, January 2011
This production from 1990 is a solid representation of Benjamin Britten’s unsettling opera, based on the novel of the same name by Henry James. The opera tells the story of a Governess who is charged with the care of two young children, Miles and Flora. When she arrives at their house she becomes convinced that the ghosts of two previous servants, Quint and Quint’s mistress Miss Jessel, are trying to corrupt the children, and she resolves to save them.
Richard Greager, who sings both the prologue and Peter Quint, brings a strong voice to his roles. He has a floating but present quality reminiscent of Peter Pears who premiered the part. Greager plays Quint as sinister but not aggressive or antagonistic. As Miss Jessel, Phyllis Cannan does not make a strong impression, partly due to the secondary nature of the part.
Helen Field as the Governess sings with agility and lightness appropriate to her character, but her acting is hollow, while Menai Davies, in the role of Mrs Grose the housekeeper, does a compelling job of being simple and motherly. Davies’ voice is at times overpowering in relation to the other singers, but during Act 1 reminiscences of Peter Quint her vocal dynamism proves an excellent dramatic addition. Of the two children Samuel Linay steals the show with his breathtaking voice and chilling delivery of Miles. In the final scene he does a convincing job not only of being a child, but also of being possessed by the troubled spirit of Quint.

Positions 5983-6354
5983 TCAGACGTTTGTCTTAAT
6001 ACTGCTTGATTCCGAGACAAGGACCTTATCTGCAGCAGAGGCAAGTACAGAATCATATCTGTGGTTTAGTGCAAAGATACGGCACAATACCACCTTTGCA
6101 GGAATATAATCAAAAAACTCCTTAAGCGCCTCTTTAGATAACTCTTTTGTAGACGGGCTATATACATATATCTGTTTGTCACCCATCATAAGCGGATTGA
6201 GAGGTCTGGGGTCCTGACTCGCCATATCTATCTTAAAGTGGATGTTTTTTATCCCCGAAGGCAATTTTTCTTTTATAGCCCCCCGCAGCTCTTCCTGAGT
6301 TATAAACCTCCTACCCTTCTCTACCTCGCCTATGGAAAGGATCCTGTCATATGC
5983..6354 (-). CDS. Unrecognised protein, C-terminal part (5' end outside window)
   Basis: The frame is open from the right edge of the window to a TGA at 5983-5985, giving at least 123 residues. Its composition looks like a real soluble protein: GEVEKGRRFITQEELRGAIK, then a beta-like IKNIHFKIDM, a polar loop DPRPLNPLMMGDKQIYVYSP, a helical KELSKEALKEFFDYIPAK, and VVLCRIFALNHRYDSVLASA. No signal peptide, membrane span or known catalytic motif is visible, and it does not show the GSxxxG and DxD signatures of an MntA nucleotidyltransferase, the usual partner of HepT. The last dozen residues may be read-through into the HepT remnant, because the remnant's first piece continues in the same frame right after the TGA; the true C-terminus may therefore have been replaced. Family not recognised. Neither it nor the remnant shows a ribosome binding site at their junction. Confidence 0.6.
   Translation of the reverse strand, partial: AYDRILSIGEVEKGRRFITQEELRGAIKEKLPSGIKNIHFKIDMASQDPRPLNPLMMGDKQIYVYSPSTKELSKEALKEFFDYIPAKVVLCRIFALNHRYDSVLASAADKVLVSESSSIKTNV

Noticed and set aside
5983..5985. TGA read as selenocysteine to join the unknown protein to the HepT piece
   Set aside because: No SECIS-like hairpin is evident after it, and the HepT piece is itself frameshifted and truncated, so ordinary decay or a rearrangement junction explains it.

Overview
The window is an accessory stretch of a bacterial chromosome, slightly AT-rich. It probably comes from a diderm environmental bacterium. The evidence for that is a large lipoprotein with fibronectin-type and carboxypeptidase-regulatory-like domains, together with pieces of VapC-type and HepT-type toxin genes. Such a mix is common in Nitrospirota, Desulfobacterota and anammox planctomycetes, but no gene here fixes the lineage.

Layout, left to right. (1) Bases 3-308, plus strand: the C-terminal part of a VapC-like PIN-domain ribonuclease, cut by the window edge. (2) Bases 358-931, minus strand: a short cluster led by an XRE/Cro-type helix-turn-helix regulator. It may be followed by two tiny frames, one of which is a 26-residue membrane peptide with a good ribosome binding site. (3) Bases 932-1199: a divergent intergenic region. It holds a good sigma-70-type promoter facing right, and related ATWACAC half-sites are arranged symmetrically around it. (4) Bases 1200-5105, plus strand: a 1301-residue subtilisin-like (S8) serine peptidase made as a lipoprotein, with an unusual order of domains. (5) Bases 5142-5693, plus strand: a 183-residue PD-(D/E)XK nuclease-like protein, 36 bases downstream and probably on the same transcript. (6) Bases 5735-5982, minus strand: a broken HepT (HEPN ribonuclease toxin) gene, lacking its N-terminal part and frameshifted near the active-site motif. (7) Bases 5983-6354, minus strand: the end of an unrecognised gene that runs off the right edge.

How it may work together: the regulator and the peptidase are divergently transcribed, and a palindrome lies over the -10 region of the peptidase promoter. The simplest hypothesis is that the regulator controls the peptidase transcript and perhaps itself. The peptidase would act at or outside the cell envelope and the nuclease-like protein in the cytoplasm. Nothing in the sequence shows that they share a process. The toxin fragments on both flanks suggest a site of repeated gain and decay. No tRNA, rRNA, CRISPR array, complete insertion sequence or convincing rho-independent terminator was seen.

On the other hand, Machiko Obata, who plays Flora, is not entirely believable as a young girl. Vocally she sounds heavy and spread as she reaches higher in her range, and among all of the singers her diction is the weakest. Overall the cast’s diction is quite good, but I was glad to have subtitles to check some of the words. The Stuttgart Radio Symphony, conducted by Steuart Bedford, performs Britten’s score without faults.
The audio for this DVD is good but not excellent—the transfer from the original VHS format carries many slight but noticeable distortions. Most distracting is the editor’s use of overlaid shots, which interfere with the continuity of what after all is a stage production. The staging by Michael Hampe uses little movement, preferring instead to paint pictures (as during the final scene of Act 1), leaving room for Britten’s music to carry the show. Although the Ghost scenes in particular are static and look a bit flat, this only adds to their eeriness. The period-style costumes are monochromatic, like the rest of the production. The sets are also wonderfully realistic, with the exception of a fake-looking painted scrim backdrop—which effectively gives the ghosts an aura of transparency when they appear behind it.
With the few caveats noted above, overall the production is quite enjoyable and offers a good representation of Britten’s opera. It’s well worth watching both for listener/observers unfamiliar with Britten and for those who have long been in love with his music. Recommended.